Fire Alarms and Accessories

A fire detection & alarm system has a number of devices working together to detect and warn people through visual and audio appliances when smoke, fire, carbon monoxide or other emergencies are present. These alarms may be activated automatically from smoke detectors, and heat detectors or may also be activated via manual fire alarm activation devices such as manual call points or pull stations. Alarms can be either motorized bells or wall mountable sounders or horns.

Fire Alarm Systems. The choice of fire alarm system depends on the building structure, the purpose and use of the building and current legislation. In new or altered buildings the enforcement body is the local building control, and the relevant guidance is explained in section new or altered buildings.

This guidance contains brief descriptions of the major components which go to make up a fire alarm system. The points to be considered are intended to highlight the variables which can exist and need to be considered whilst designing and compiling a specification for component parts. It is not the object of this note to consider the details of different circuit types or to discuss their relative merits.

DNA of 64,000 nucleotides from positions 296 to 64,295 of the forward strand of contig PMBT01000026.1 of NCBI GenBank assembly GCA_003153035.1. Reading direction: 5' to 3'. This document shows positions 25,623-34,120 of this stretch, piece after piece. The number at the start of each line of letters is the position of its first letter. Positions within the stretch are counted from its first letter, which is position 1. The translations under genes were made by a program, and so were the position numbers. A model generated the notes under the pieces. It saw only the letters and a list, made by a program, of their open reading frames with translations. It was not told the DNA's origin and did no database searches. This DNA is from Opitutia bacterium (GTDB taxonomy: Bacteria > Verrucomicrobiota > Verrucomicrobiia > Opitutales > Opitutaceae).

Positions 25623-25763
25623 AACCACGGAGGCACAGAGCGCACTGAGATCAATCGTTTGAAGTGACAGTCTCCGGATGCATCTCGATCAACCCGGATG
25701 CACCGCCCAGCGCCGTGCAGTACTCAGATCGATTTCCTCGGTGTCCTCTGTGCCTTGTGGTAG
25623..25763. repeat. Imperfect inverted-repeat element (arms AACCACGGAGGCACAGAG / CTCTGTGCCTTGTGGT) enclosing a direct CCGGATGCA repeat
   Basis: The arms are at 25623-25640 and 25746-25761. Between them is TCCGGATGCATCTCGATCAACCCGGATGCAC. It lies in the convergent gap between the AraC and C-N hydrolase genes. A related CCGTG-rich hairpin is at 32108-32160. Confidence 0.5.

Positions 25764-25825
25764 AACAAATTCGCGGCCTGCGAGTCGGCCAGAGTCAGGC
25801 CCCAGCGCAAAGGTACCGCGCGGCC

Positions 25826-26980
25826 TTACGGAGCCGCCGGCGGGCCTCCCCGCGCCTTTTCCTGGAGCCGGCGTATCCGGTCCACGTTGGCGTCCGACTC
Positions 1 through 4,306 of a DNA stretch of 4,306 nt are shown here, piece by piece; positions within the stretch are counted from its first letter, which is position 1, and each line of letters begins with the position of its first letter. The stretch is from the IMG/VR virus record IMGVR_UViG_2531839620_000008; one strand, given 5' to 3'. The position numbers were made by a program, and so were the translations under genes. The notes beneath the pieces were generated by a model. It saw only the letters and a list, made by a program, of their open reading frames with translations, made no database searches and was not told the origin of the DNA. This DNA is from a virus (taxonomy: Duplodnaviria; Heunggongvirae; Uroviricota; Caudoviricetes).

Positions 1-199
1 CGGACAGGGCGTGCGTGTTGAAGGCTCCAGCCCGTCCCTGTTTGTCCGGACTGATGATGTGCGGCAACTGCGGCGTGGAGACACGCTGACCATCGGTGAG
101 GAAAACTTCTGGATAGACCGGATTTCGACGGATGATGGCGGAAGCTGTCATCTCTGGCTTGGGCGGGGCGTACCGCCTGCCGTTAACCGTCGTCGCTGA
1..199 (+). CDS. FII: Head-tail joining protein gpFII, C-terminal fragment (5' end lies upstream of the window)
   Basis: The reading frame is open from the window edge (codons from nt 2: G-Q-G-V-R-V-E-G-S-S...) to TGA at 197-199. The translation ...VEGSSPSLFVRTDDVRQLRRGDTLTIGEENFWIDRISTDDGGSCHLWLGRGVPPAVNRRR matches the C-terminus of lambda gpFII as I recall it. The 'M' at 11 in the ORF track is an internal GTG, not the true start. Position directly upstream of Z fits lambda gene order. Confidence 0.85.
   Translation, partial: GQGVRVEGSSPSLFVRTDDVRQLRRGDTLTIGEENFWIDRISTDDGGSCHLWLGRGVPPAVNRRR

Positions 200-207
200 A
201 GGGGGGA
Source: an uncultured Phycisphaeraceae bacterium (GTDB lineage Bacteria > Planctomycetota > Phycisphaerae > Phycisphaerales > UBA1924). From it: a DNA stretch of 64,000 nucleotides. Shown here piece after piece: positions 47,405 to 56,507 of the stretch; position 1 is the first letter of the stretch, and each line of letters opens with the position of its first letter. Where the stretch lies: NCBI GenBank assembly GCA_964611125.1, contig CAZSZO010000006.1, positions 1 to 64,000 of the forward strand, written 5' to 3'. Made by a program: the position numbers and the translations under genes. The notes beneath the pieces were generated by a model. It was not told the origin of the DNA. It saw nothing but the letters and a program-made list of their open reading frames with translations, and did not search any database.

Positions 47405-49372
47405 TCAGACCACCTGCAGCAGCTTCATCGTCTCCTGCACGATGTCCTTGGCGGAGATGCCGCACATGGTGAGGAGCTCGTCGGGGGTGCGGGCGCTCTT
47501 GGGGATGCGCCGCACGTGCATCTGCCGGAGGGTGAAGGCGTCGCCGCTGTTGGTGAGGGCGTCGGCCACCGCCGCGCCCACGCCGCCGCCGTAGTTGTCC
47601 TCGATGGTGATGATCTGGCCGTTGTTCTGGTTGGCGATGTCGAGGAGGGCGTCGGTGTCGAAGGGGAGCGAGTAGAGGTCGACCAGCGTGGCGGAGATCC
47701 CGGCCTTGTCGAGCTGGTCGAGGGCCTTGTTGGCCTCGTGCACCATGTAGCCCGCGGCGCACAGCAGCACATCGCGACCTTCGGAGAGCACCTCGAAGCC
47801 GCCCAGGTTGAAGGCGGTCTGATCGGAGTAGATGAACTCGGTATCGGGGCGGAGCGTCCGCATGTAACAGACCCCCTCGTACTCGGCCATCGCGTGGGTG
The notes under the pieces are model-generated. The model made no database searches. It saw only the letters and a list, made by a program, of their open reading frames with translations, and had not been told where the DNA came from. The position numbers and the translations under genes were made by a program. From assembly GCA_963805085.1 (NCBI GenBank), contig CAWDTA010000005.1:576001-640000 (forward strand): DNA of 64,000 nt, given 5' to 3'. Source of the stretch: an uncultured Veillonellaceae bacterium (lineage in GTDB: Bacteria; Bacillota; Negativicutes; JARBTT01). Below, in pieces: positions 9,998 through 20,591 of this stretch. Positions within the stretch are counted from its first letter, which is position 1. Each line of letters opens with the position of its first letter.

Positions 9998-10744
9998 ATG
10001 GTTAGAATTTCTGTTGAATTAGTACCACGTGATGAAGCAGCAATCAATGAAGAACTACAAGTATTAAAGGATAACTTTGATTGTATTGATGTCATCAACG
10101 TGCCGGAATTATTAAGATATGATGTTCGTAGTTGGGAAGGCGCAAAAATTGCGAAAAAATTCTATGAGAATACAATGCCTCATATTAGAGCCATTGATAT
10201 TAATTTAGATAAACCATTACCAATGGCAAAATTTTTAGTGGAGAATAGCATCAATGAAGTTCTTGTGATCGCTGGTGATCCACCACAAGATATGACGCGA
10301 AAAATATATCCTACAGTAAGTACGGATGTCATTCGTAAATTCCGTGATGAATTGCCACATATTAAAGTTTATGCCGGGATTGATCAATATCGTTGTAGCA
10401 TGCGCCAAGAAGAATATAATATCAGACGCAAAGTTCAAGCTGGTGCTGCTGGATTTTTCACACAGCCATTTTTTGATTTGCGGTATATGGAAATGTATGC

Types of Fire Alarm Systems All Fire Alarm Systems essentially operate on the same principle. If a detector detects smoke or heat or someone operates a break glass unit (manual break point), then alarm sounders operate to warn others in the building that there may be a fire and to evacuate. It may also incorporate remote signaling equipment which would alert the fire brigade via a central station. Fire Alarm Systems can be broken down into four categories: ⦁ Conventional
⦁ Analogue Addressable
⦁ Addressable
⦁ Wireless systems

Conventional Fire Alarm System In a Conventional Fire Alarm System, a number of call points and detectors are wired to the Fire Alarm Control Panel in Zones. A Zone is a circuit and typically one would wire a circuit per floor or fire compartment. The Fire Alarm Control Panel has a number of Zone Lamps. The reason for having Zones is to give a rough idea as to where a fire has occurred. This is important for the fire brigade and of course for the building management. The accuracy of knowing where a fire has started is controlled by the number of Zones a Control Panel has and the number of circuits that have been wired within the building. The Control Panel is wired to a minimum of two sounder circuits which could contain bells, electronic sounders or other audible devices. Each circuit has an end of line device which is used for monitoring purposes.